Combining Business with Pleasure
Minors: Computer Science, Cybersecurity, Mathematics
Favorite Aspect of SoIC: The sense of community
When Grant Muterspaugh arrived on the IU Bloomington campus in 2013, he didn’t know anyone and wasn’t sure where his college career would take him.
He certainly never expected to end up in Belize.
Muterspaugh was one of a handful of students to travel to the Central American country of Belize to develop the IT capacity of the Tumul K’in Center of Learning, an education-focused Maya Non-Governmental Organization, and the surrounding district of Toledo. Students developed their ability to work with technical equipment and their training skills.
Muterspaugh’s path to Belize started the moment he arrived on campus.
“When I came in here, I didn’t know anybody,” Muterspaugh says. “I came in and heard about Informatics, and I was excited about all the possibilities. I took I101, and I was listening to all the different avenues you can pursue with Informatics.”
He also was interested in Computer Science, and it was during one of his early CS classes that he learned about Serve IT, IU’s community information technology clinic designed to help non-profit organizations with a wide range of technological services.
“One of my classmates who supported me and helped me was in Serve IT,” Muterspaugh says. “He was telling me about all the great experiences he had. He said it helped him with internships, and I thought it sounded amazing. Serve IT is growing and growing. ”
Computers have always been a part of Muterspaugh’s life, and he loves the versatility computers allow. If he wants to get lost in a game, he can. If he wants to create an educational presentation that draws information from a number of sources, he can do that, too. The Columbus, Ohio, native says deciding to mix his personal passion for computing with a positive career choice was a no-brainer.
“I’ve been around (computers) my whole life, so why not combine business with pleasure?” Muterspaugh says. “I really like the freedom and creativity with the problems that we solve and the research we do. There really aren’t boundaries or limits.”
The community at IU’s School of Informatics, Computing, and Engineering was critical in allowing Muterspaugh to make a smooth transition to college life.
“When you have these people come in and say that they’ve been programming for four years throughout high school, you feel like you’re really behind the game,” Muterspaugh says. “But that’s not the case. Your peers are there to help. The collaboration is great, and I can always lean on someone who has that expertise when I’m having a problem.”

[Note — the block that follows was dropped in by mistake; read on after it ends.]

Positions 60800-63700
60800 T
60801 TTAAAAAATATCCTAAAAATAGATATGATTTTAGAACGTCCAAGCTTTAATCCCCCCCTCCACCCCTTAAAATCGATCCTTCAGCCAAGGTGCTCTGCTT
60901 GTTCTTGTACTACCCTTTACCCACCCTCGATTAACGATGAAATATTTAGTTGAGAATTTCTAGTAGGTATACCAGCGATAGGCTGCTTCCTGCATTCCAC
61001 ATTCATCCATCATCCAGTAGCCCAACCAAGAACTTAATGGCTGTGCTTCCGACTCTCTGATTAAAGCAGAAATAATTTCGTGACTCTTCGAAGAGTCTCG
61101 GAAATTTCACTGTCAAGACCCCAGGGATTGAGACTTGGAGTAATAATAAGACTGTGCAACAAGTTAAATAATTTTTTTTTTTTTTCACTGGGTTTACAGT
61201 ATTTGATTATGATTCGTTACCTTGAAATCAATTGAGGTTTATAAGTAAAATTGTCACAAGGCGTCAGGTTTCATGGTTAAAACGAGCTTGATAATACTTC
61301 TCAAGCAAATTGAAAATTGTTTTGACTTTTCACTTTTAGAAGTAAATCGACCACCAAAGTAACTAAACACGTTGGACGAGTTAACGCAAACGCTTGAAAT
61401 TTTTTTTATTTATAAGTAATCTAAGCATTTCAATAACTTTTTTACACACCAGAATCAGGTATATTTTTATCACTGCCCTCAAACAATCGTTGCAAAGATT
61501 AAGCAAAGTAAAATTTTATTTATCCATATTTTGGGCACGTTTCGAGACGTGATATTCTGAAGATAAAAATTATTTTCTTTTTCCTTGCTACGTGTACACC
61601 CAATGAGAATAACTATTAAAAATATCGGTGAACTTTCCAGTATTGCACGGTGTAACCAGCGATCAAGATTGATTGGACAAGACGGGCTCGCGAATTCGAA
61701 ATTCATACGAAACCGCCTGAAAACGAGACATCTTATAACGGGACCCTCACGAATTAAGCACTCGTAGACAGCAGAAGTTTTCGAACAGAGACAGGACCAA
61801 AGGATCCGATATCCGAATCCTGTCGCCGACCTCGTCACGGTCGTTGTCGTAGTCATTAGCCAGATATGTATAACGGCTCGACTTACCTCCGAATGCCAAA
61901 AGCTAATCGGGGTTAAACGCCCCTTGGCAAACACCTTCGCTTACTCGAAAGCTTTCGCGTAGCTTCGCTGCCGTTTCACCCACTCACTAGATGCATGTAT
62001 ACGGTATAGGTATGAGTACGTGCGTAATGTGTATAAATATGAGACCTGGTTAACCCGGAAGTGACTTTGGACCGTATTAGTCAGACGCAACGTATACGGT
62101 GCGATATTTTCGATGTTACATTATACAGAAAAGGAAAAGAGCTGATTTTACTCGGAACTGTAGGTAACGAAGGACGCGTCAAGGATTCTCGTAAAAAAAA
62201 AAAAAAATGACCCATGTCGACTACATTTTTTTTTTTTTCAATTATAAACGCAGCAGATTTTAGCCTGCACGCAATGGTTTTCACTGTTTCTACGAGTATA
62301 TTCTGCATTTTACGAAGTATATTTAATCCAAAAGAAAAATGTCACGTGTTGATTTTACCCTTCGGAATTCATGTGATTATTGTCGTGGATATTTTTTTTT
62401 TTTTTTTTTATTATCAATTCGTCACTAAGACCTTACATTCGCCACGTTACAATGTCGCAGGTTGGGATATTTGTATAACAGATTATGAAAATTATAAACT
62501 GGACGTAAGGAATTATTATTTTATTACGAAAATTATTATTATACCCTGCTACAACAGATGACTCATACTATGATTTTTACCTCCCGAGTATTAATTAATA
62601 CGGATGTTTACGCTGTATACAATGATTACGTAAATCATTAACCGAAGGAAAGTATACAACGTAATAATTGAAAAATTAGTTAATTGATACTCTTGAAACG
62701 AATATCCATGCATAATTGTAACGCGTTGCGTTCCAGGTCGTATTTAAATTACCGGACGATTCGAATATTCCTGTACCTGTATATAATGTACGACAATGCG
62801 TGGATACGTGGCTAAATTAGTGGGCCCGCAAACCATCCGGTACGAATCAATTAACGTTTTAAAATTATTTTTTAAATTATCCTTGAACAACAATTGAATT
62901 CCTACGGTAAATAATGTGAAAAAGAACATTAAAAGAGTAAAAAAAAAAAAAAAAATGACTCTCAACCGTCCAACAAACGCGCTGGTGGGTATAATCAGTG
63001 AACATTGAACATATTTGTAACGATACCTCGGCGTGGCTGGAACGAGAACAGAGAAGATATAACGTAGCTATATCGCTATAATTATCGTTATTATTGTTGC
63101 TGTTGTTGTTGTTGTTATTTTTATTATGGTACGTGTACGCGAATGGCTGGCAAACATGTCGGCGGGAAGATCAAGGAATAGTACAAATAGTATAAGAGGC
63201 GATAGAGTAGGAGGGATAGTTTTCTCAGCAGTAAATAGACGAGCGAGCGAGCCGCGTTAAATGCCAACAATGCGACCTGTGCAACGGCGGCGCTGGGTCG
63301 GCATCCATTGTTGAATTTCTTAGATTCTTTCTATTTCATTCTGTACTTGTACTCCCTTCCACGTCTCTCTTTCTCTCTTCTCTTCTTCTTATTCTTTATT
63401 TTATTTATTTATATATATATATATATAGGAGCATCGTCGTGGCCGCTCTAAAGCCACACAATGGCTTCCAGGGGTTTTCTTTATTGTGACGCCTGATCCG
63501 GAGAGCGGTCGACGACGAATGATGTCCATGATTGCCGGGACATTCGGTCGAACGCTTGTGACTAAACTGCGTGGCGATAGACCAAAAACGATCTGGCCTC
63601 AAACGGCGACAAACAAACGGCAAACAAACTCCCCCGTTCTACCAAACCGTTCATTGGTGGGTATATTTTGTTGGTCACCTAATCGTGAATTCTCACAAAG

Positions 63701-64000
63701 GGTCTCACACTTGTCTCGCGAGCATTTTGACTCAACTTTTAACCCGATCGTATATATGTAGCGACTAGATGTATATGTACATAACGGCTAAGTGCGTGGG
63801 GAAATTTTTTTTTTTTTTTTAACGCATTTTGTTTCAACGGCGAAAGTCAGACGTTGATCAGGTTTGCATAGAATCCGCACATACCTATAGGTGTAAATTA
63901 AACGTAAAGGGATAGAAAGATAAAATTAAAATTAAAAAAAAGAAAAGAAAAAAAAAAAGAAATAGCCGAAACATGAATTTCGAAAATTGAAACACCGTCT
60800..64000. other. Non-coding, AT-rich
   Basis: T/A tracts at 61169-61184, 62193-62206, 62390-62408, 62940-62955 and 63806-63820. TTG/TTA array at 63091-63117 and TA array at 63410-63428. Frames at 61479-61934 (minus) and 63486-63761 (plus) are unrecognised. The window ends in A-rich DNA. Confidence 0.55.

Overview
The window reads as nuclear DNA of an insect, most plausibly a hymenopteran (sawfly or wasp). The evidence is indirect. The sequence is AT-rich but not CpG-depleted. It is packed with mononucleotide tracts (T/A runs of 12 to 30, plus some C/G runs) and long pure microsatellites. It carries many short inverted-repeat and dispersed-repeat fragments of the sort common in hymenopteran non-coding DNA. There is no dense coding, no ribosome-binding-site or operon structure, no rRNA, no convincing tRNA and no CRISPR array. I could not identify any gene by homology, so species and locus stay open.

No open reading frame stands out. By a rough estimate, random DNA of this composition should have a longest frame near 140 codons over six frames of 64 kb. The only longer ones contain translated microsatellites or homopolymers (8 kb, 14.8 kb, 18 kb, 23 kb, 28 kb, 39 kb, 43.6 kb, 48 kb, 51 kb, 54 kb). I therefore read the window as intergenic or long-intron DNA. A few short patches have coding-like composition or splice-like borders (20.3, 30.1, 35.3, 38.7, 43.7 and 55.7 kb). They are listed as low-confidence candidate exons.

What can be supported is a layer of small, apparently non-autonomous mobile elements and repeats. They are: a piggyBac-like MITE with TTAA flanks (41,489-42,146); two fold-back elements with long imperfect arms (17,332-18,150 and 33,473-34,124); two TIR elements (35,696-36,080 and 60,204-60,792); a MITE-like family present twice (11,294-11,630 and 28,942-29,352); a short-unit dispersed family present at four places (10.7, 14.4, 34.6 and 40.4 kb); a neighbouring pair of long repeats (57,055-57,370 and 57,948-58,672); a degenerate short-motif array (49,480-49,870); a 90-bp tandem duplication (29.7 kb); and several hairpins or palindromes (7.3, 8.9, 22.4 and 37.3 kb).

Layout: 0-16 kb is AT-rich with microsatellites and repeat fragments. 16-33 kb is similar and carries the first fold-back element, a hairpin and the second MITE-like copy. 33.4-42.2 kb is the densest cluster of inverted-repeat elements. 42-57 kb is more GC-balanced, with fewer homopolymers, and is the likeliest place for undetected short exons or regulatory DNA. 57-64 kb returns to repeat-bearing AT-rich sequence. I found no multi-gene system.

That gave him the confidence to first join Serve IT, an experience that is already paying dividends.
“SICE does a great job of providing you all these opportunities to get real-world experience,” Muterspaugh says.
That includes traveling to Belize. The director at Serve IT, Matt Hottell, organized the trip, and Muterspaugh jumped on the opportunity to help develop the IT capacity of the Tumul K'in Center of Learning.
“I knew it was a once-in-a-lifetime opportunity,” Muterspaugh says. “I learned a lot from the trip. It was a great opportunity for me to grow more and experience something most people can’t. It's one thing to learn about technology in the classroom, but it's a unique experience to actually go out in the real world—in another country to boot—and do work in the field that I have come to love. The relationships I formed, the knowledge I gained, and the experiences had during the trip have undoubtedly helped me grow. It was truly a great experience.”
Armed with his experience from Serve IT and the trip to Belize, Muterspaugh is looking forward to pushing the envelope of technology in the future.
“Since it is such a cutting-edge field, I want to be at the forefront of the next innovation,” he says. “I want to be the innovator once I get out of school. I don’t want to just get a job. I want to be making strides and making significant changes to how things work.”